federal agent named Distinguished West Virginian
has helped secure millions for W.Va. law enforcement
W.Va. – Governor Jim Justice has named a career federal
investigator a Distinguished West Virginian for helping West Virginia law
enforcement agencies recover more than $18 million from crime-related
activities over the past three decades.
Gov. Justice bestowed the honor upon Steve
Rowley, a retired special agent with the Internal Revenue Service’s Criminal
Investigation section who now assists the U.S. Attorney for the Southern
District of West Virginia as a Litigation Financial Analyst.
As a federal agent, Rowley focused on
criminal tax cases, money laundering and investigations involving crimes
relating to the U.S. Bank Secrecy Act. As an LFA, he assists in all stages of
financial cases to develop evidence to support the seizure and forfeiture of
assets from defendants.
Military Affairs and Public Safety
Secretary Jeff Sandy, also a retired career U.S. Treasury Department agent,
worked with and supervised Rowley. Sandy cited Rowley’s role in cases involving
coal companies, health care providers, internet providers, pharmacists, drug
dealers, and financial institutions. He estimates that Rowley has helped secure
$16.07 million in cash forfeitures, five pieces of real estate valued over $2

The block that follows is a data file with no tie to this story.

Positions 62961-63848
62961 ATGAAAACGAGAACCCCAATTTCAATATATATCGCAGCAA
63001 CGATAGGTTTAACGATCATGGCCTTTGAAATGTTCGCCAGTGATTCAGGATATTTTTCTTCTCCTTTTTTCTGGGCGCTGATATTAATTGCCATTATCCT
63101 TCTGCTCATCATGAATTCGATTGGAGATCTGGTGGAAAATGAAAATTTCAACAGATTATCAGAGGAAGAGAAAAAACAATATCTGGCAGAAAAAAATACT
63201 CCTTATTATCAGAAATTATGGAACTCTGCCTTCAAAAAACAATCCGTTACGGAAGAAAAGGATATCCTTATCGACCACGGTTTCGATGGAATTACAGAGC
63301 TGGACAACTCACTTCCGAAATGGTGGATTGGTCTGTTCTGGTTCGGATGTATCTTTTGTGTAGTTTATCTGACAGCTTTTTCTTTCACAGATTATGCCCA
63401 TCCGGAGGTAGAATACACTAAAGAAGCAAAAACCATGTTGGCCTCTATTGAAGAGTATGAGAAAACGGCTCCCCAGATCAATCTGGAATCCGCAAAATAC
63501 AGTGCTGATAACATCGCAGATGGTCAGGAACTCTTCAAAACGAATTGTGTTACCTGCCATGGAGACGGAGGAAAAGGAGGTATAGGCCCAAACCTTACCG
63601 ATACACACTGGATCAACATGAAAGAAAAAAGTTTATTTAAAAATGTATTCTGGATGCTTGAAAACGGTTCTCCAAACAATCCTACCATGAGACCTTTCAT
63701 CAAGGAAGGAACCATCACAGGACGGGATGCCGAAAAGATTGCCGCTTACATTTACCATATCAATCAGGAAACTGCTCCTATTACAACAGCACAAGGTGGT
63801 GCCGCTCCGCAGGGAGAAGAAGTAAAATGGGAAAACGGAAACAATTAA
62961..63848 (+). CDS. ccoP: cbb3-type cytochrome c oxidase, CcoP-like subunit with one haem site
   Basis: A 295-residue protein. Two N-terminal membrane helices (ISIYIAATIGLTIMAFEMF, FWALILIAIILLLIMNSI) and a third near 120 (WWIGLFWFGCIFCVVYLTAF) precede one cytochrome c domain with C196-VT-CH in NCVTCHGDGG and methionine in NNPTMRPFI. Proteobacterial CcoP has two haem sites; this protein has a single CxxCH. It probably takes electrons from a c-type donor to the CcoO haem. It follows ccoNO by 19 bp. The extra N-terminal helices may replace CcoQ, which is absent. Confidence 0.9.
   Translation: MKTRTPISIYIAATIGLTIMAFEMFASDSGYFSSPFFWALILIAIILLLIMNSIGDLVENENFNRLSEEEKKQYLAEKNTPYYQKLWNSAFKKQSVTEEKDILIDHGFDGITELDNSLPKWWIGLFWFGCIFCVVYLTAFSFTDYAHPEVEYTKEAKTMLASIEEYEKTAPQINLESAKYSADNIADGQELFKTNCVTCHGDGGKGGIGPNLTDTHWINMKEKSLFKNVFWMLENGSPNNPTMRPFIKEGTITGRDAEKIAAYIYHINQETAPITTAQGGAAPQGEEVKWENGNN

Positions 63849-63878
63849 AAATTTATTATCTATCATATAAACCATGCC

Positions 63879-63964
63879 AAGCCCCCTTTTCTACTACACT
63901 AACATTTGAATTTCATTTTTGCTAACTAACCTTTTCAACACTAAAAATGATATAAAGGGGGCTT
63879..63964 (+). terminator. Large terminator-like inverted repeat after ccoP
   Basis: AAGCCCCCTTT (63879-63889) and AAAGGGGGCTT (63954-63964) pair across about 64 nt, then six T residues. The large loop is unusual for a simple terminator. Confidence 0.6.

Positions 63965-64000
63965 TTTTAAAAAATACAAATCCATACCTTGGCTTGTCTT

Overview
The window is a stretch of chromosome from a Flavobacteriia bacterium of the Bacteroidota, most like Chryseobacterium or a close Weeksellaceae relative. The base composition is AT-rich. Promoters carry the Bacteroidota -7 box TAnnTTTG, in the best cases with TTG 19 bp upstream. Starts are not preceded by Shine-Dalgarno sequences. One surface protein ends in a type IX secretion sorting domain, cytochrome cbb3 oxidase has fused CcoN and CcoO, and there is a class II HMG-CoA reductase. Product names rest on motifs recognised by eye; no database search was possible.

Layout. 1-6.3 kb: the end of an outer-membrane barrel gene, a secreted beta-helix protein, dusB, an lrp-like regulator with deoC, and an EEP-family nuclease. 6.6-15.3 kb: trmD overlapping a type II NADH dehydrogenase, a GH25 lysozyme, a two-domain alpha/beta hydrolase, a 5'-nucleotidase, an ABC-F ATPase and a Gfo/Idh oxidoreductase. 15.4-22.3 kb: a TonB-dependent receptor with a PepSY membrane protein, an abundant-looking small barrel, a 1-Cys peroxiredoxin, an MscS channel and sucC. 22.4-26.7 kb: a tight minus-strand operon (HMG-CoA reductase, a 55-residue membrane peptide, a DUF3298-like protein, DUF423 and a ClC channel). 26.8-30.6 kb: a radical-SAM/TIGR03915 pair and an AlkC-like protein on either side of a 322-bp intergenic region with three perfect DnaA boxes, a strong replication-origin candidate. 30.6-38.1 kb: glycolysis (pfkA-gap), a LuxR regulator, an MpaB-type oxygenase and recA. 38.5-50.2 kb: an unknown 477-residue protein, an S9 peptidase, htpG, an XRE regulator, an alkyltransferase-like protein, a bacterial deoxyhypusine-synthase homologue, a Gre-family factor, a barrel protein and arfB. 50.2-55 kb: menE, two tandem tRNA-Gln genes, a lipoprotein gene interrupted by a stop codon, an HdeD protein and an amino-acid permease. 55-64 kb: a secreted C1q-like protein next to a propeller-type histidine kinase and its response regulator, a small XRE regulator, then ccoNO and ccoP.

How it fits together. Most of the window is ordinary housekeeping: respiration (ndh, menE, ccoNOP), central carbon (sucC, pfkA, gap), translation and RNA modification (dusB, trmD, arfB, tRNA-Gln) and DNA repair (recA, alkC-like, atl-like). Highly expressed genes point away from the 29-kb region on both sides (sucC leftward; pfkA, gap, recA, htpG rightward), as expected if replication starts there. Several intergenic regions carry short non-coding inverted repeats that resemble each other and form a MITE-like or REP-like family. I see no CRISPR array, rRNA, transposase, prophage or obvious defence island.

million, and 28 vehicles for law enforcement.
“Mr. Rowley’s association with West
Virginia law enforcement from 1987 to present has never missed a beat,” said
Military Affairs and Public Safety Secretary Jeff Sandy. “To date, Mr. Rowley’s
leadership and investigative skills has resulted in countless individuals who
committed serious crimes in West Virginia to be prosecuted to the fullest
extent of the law and to forfeit the profits they earned from defrauding and
poisoning West Virginia citizens.”
Recipients of these recovered assets
include the West Virginia State Police, for whom it has funded training and the
purchase of vehicles, body armor and quantities of a drug that reverses opioid
A 1976 graduate of West Virginia State
College, Rowley retired from the IRS in December 2010 after 23 years of federal
law enforcement. An LFA since early 2011, the Dunbar native more recently
secured more than $1 million for the State Police from the First National Bank
of Williamson in May for civil violations of the Bank Secrecy Act.
“Mr. Rowley is very deserving of the
Distinguished West Virginian award as he has devoted his career to working with
federal, state and local law enforcement officers to seize illegal proceeds and
share forfeited funds with agencies like the West Virginia State Police,” said
United States Attorney Mike Stuart. “Mr.
Rowley is a rock star when it comes to working complex financial cases and we
are all fortunate to have him working with us in the Southern District of West